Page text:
Once New Jersey’s Congress passed Lesniak’s bill with only three legislators choosing not to cast ballots, it was sent to the office of the state’s governor, Chris Christie. In a move for which he received some pointed criticism, Christie vetoed the bill when it was put before him to sign into law.
Effects of Black Friday on New Jersey’s Online Gambling Legislation
In part due to the actions taken by the U.S. Department of Justice on Black Friday, New Jersey’s progress toward legalizing online gambling within its borders slowed during the remainder of 2011. Lesniak’s efforts to make his state one of the first in the country to adopt legislation regarding online casinos and poker rooms were unaffected by Black Friday, however, and he introduced redrafted senate and assembly bills in January of the following year. Near the end of 2012, New Jersey’s Congress again voted to legalize online gambling in the state and the revised bill was sent to Christie’s office.
New Jersey Legalizes Online Gambling at Last
After being vetoed by Christie once more because he wanted changes incorporated into what would become the state’s presiding document about online gambling, the bill finally became law near the end of February, 2013. Included in the final bill were the provisions Christie required before he signed it – revenues generated by online poker rooms and casinos were to be taxed at a rate of 15 percent instead of the 10 percent the previous draft of the bill had stated and a portion of the casinos’ and poker rooms’ revenue was to be used to support programs for compulsive and/or addicted gamblers.
The law also mandates that online casinos and poker rooms must either give 2 ½ percent of their proceeds to the Casino Reinvestment Development Authority, an entity that provides financial support for various development projects throughout New Jersey, or pay another 5 percent of their revenue in state taxes.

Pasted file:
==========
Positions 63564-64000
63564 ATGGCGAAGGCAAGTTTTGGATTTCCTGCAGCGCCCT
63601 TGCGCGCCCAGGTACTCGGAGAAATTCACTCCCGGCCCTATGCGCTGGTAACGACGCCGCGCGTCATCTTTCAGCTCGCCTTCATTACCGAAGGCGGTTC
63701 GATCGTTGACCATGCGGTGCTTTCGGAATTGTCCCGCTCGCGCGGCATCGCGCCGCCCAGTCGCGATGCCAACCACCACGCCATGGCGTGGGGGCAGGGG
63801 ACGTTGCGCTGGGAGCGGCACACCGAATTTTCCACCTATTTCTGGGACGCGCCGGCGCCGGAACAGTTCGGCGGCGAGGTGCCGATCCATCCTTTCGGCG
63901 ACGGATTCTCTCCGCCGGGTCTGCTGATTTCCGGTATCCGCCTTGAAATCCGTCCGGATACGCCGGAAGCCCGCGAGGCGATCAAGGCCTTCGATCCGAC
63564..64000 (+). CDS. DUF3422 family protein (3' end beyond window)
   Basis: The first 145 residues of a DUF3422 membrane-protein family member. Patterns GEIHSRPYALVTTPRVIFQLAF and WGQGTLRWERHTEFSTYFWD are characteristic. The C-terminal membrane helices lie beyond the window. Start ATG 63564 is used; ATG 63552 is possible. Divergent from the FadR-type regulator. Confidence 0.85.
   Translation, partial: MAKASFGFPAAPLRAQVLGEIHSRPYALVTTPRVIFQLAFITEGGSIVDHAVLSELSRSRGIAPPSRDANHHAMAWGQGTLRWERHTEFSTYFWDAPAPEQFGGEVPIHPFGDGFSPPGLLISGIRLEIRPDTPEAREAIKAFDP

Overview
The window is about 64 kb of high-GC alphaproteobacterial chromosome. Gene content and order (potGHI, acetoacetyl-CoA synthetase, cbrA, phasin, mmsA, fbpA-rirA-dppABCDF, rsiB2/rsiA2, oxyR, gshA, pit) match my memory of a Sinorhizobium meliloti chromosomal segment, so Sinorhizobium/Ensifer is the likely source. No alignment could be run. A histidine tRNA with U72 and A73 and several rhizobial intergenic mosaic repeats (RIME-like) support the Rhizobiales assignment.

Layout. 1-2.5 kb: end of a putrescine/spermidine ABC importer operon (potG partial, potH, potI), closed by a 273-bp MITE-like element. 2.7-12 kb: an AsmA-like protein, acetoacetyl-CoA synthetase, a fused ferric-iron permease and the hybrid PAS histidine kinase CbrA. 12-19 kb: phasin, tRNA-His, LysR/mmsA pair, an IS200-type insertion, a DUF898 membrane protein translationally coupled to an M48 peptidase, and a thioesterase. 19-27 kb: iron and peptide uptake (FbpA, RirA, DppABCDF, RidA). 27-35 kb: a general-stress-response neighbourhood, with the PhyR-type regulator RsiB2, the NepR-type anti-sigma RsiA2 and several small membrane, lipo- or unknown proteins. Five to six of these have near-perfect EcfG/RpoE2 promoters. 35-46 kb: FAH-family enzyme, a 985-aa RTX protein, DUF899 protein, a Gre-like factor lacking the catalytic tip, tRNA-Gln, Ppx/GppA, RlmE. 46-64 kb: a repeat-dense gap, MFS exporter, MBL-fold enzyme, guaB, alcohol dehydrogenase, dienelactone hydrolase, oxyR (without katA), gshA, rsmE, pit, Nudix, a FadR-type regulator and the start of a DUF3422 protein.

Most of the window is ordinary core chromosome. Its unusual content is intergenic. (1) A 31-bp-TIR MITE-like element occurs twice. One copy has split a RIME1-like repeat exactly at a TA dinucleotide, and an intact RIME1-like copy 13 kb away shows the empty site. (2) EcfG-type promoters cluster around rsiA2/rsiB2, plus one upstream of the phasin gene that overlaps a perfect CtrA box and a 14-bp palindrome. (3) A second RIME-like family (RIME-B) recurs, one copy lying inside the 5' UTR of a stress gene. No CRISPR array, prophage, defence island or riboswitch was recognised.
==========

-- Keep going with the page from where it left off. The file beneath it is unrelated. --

New Jersey’s Division of Gaming Enforcement is responsible for monitoring online gambling in the state. New Jersey requires every online casino and poker room operating within its borders to initially purchase a gaming permit for $400K and subsequent renewal fees of $250K. Each casino and poker room is also required to contribute a minimum of $250K to support gambling programs designed to help individuals who have problems controlling their gambling tendencies.
Internet Casinos and Poker Rooms Open in New Jersey
Beginning on November 21st, 2013, New Jersey’s residents and visitors were able to play casino games and poker online legally. The first week that online casinos and poker rooms were open was considered a test of the state’s and operators’ systems. On November 27th, New Jersey’s online casinos and poker rooms were able to operate at full capacity.
Online Casinos Operating in New Jersey
While the number of online casinos operating in New Jersey may increase over time, the following casinos currently allow the state’s residents and visitors to play casino games through their online partners: Borgata, Tropicana, Harrahs Casino, Caesars Casino, Golden Nugget Casino, Trump Plaza and Trump Taj Mahal.
Who Can Gamble Online
Per New Jersey law, people who are at least 21 years-old and are within the boundaries of the state can play casino games and poker online. This means that you don’t have to be a resident of New Jersey or even of the United States to play; you simply have to be physically located in the state to play real-money casino games on the Internet.
Crossing State Boundaries
Even though New Jersey is already on the leading-edge of legalizing online gambling, the state is currently considering legislation that will expand the pool of gamblers allowed to play casino and poker games online by allowing residents of other states and countries to play in its Internet casinos and poker rooms. Working with his counterpart, Jim Whelan, senator Lesniak is again responsible for this legislation being introduced for consideration by New Jersey’s legislators.